I'm starting to become enthousiastic about pawn endings.
But I'm feeling a little weird.
When I talk to my chessfriends about it then I get a reaction like "o yes, rook endings, very important stuff. You have to learn that."
Rook endings? I don't understand pawn endings at all, how can I begin with rook endings?
It seems that a lot of people look down on pawn endings.
Well, maybe I am stupid, but I find it to be very complex matter. OK, I don't have feeling for it, but still I wonder how much people could solve the problems with for example Kpp against Kp well in all cases.
I worked my way for the first time through Euwes pawn ending chapter.
I have now a global understanding of opposition, triangulation, Reti manoeuvre, zugzwang, rule of the square, passed pawn etc. .
But that is something totally different than having the skills and technique to play the positions correct.
Because sometimes opposition doesn't matter.
Sometimes there are hidden resources.
Sometimes etc. . .
I get the idea I can work miracles if I master these skills.
Only I have no idea how often this can be applied.
Maybe I am over enthousiastic.
Maybe in 98% of the games end play is just straight forward and in only 2% of the games these skills are paying off.
But I can hardly believe that.
Here is a diagram from a game of I. Rogers (white) - A. Shirov (black) Groningen 1990.
Shirov has just traded everything off because he thought this position was a clear draw.
White to move and win.
After the first next move of white Shirov resigned.
If even he makes such mistakes in such seemingly simple positions, then a lot of half points could possibly be gained.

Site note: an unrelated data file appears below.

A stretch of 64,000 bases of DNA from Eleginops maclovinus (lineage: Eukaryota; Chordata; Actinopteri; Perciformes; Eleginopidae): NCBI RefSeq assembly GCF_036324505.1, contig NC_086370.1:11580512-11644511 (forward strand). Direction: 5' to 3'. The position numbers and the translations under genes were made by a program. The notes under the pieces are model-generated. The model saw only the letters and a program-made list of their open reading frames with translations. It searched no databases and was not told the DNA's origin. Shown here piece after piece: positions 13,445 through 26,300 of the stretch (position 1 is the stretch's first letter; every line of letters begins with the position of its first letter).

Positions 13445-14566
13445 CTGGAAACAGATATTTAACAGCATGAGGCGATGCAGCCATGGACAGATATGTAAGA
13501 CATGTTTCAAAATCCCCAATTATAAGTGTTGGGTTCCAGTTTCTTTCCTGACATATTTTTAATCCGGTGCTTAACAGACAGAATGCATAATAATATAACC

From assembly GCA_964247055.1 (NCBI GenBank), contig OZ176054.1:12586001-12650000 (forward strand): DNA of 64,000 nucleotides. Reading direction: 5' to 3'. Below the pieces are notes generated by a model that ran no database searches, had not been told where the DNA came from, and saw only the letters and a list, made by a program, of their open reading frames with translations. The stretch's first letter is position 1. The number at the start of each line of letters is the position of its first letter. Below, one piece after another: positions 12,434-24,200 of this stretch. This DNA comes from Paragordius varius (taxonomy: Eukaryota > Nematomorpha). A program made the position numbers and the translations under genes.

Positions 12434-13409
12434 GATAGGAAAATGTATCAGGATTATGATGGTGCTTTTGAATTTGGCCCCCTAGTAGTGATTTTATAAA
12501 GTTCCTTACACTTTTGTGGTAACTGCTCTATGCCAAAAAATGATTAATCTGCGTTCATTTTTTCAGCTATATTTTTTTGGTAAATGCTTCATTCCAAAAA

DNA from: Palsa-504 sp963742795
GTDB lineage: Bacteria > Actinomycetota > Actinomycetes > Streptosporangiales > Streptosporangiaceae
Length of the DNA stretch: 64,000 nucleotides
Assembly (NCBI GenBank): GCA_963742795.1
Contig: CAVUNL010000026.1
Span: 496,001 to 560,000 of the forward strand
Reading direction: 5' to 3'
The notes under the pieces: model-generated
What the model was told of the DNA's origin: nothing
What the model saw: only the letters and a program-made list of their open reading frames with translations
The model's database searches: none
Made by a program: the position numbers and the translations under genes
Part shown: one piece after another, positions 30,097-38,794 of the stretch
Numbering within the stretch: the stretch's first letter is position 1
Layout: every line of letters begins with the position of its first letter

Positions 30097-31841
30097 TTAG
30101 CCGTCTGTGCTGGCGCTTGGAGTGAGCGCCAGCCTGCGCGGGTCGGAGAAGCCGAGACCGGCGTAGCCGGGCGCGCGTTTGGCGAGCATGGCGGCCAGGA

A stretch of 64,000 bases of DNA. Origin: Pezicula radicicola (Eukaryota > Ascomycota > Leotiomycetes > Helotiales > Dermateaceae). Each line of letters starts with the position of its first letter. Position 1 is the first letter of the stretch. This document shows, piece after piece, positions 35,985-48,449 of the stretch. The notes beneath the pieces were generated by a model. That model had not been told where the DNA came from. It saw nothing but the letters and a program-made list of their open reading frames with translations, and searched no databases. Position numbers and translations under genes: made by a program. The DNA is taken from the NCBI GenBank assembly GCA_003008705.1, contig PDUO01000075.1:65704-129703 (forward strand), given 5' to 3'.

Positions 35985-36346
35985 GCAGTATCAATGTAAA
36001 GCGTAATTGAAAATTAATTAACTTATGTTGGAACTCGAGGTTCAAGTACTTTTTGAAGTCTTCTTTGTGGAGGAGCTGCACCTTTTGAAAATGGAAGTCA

Why did I never came up with the idea to study endings?
I have for about a meter books on openings. I even worked my way thru most of them.
But I have only two books on endings.
And I haven't read them both yet. The Christopher said that most people find it boring. He is probably right.
I find it to be fascinating.
I have developed the plan to study pawn endings the rest of this year.
I think that the problem is that you have to study for about six months and that you then just have mastered only the basics.
Probably few points are going to be gained by just mastering the basics. So the pay off is going to be in the long term. When you master the different types of endings AND know how to trade pieces down towards a favourable ending.
You actually have to learn a game in a game.
Luckily I found that Jeremy Silman said:
A solid knowledge of pawn endings is essential for those wishing to understand endgames in general (Rook Endgames, Minor Piece endgames, etc.). In fact, if a player wants to seriously study the endgame, pawn endings are the place to start because many endgame positions are evaluated on the basis of the underlying pawn ending that might be reached.
So I assume I am on the right track. I'm looking forward to see how the results of my method compare to the system CD is going to follow.
The Soviet School of Chess
20 hours ago